CDR ‘leak’ case: SC allows Maharashtra govt appeal against release of lawyer - watsupptoday.com
CDR ‘leak’ case: SC allows Maharashtra govt appeal against release of lawyer
Posted 06 Sep 2018 10:18 AM

Agencies
The Supreme Court on Wednesday allowed an appeal filed by the Maharashtra government against a Bombay High Court order of March 22 that ordered the release of advocate Rizwan Siddique in the alleged Thane Call Data Record (CDR) leak case. In its order, a bench, led by the Chief Justice of India Dipak Misra, observed that the Bombay High Court should not have ruled in the habeas corpus petition and that ‘disparaging and strong remarks’ by the high court against then DCP Abhishek Trimukhe be expunged.

Siddique was arrested by the Thane Police for allegedly obtaining CDRs of Bollywood actor Nawazuddin Siddiqui’s wife and was remanded in police custody till March 23. His wife had filed a habeas corpus in the Bombay High Court, claiming he had been wrongfully arrested without notice. On March 21, a Bombay High Court division bench of Justice S C Dharmadhikari and Justice P D Naik had ordered Siddiqui’s release and directed the Maharashtra Home Department to launch disciplinary proceedings against Deputy Commissioner of Police (Thane Crime Branch) Abhishek Trimukhe for unlawful detention.

The Maharashtra government had challenged the high court decision on two grounds. Firstly, that no writ of habeas corpus could be issued in respect of a person who was in police custody in connection with a criminal case under investigation. Secondly, the government contended, the high court should have refrained from making scathing observations against the police officials concerned and the said remarks should be expunged.

The apex court bench observed, “The question as to whether a writ of habeas corpus could be maintained… In the present case, admittedly, when the writ petition for issuance of a writ of habeas corpus was filed by the respondent on 18th/19th March, 2018 …her husband Rizwan Alam Siddique was in police custody pursuant to an order passed by the Magistrate…”

The bench observed, “Further, without challenging the stated order of the Magistrate, a writ petition was filed limited to the relief of habeas corpus. In that view of the matter, it was not a case of continued illegal detention but the incumbent was in judicial custody by virtue of an order passed by the jurisdictional Magistrate, which was in force, granting police remand during the investigation of a criminal case. Resultantly, no writ of habeas corpus could be issued,” the bench observed.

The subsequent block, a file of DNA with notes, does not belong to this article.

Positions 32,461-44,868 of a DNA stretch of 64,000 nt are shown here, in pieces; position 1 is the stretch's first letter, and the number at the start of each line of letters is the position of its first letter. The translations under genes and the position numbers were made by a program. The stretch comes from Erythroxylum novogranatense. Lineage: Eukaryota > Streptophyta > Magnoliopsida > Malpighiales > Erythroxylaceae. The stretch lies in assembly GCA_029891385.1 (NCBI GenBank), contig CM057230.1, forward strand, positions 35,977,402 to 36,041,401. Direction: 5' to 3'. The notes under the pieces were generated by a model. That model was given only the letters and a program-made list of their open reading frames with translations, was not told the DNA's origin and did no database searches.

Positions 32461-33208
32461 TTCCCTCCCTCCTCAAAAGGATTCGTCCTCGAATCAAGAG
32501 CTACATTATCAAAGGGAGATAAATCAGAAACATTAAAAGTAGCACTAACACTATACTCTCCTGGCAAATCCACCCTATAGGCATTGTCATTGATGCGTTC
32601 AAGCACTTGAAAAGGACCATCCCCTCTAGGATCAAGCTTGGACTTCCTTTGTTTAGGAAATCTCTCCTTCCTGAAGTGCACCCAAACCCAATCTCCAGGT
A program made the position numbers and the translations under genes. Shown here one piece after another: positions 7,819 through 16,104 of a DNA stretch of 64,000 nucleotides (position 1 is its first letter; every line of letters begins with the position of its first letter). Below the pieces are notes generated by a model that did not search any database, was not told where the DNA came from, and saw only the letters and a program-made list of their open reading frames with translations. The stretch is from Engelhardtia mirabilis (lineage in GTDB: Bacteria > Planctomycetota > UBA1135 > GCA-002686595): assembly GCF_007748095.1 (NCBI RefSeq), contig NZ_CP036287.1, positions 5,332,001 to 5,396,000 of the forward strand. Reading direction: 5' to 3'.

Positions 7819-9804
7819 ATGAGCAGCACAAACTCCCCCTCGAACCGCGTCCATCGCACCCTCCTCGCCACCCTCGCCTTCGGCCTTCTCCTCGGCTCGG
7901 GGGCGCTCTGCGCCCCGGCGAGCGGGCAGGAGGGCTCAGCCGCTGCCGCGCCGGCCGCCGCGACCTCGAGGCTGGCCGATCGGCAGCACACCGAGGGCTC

Coming down heavily on the Thane Police, the Bombay High Court had in March observed that it acted in a “high-handed” manner and did not follow “due process of law”. The high court had said, “petitioner and her husband may initiate or file civil suit and criminal prosecution against this police officer for taking the law in his hands. Such prosecution shall continue uninfluenced by any proceedings that may be initiated against the petitioner’s husband for having violated the law.”

On the the scathing observations of the high court against then DCP (Thane crime), the apex court observed, “…said observations were wholly unwarranted as the concerned Deputy Commissioner of Police who was present in Court, could not have given concession to release Rizwan Alam Siddique in the teeth of a judicial order passed by the Magistrate directing police remand until 23rd March, 2018.”
The bench further observed, “Moreover, it is evident that the high court proceeded to make observations without giving any opportunity, whatsoever, to the concerned police officials to explain the factual position on affidavit… The high court, in our opinion, should not have taken umbrage to the submission made on behalf of the Deputy Commissioner of Police that the respondent’s husband could be released if so directed by the court.”

The order went on to add, “As aforesaid, the DCP has had no other option but to make such a submission. For, he could not have voluntarily released the accused who was in police custody pursuant to a judicial order in force. The high court ought not to have made scathing observations even against the investigating officer without giving him an opportunity to offer his explanation on the affidavit.” The order added, “Accordingly, we have no hesitation in expunging the observations… of the impugned judgment against the concerned police officials in the facts of the present case.”

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